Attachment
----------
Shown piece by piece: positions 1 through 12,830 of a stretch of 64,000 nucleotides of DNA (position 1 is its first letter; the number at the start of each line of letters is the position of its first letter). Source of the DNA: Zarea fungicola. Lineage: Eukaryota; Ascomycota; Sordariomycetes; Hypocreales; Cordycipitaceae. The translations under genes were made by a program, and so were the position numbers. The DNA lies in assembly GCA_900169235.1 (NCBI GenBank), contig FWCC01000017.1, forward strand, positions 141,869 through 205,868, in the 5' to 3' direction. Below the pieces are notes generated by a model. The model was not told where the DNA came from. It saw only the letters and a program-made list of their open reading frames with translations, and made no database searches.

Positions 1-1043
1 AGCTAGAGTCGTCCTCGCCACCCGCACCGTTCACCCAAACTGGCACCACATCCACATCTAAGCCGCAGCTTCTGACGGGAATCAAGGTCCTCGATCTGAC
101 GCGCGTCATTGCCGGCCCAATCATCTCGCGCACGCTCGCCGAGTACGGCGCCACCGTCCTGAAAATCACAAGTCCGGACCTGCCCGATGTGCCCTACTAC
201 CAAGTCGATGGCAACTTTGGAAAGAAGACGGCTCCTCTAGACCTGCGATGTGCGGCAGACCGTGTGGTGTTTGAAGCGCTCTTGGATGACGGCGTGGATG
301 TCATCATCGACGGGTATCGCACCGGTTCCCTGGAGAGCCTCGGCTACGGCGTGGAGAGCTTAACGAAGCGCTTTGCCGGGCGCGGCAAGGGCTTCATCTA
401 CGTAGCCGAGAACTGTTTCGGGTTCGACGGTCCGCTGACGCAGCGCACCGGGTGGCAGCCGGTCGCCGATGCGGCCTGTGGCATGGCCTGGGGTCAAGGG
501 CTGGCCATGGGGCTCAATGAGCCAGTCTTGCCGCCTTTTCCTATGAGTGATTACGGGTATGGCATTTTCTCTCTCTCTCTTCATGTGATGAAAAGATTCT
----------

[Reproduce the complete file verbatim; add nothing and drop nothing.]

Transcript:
Shown piece by piece: positions 1 through 12,830 of a stretch of 64,000 nucleotides of DNA (position 1 is its first letter; the number at the start of each line of letters is the position of its first letter). Source of the DNA: Zarea fungicola. Lineage: Eukaryota; Ascomycota; Sordariomycetes; Hypocreales; Cordycipitaceae. The translations under genes were made by a program, and so were the position numbers. The DNA lies in assembly GCA_900169235.1 (NCBI GenBank), contig FWCC01000017.1, forward strand, positions 141,869 through 205,868, in the 5' to 3' direction. Below the pieces are notes generated by a model. The model was not told where the DNA came from. It saw only the letters and a program-made list of their open reading frames with translations, and made no database searches.

Positions 1-1043
1 AGCTAGAGTCGTCCTCGCCACCCGCACCGTTCACCCAAACTGGCACCACATCCACATCTAAGCCGCAGCTTCTGACGGGAATCAAGGTCCTCGATCTGAC
101 GCGCGTCATTGCCGGCCCAATCATCTCGCGCACGCTCGCCGAGTACGGCGCCACCGTCCTGAAAATCACAAGTCCGGACCTGCCCGATGTGCCCTACTAC
201 CAAGTCGATGGCAACTTTGGAAAGAAGACGGCTCCTCTAGACCTGCGATGTGCGGCAGACCGTGTGGTGTTTGAAGCGCTCTTGGATGACGGCGTGGATG
301 TCATCATCGACGGGTATCGCACCGGTTCCCTGGAGAGCCTCGGCTACGGCGTGGAGAGCTTAACGAAGCGCTTTGCCGGGCGCGGCAAGGGCTTCATCTA
401 CGTAGCCGAGAACTGTTTCGGGTTCGACGGTCCGCTGACGCAGCGCACCGGGTGGCAGCCGGTCGCCGATGCGGCCTGTGGCATGGCCTGGGGTCAAGGG
501 CTGGCCATGGGGCTCAATGAGCCAGTCTTGCCGCCTTTTCCTATGAGTGATTACGGGTATGGCATTTTCTCTCTCTCTCTTCATGTGATGAAAAGATTCT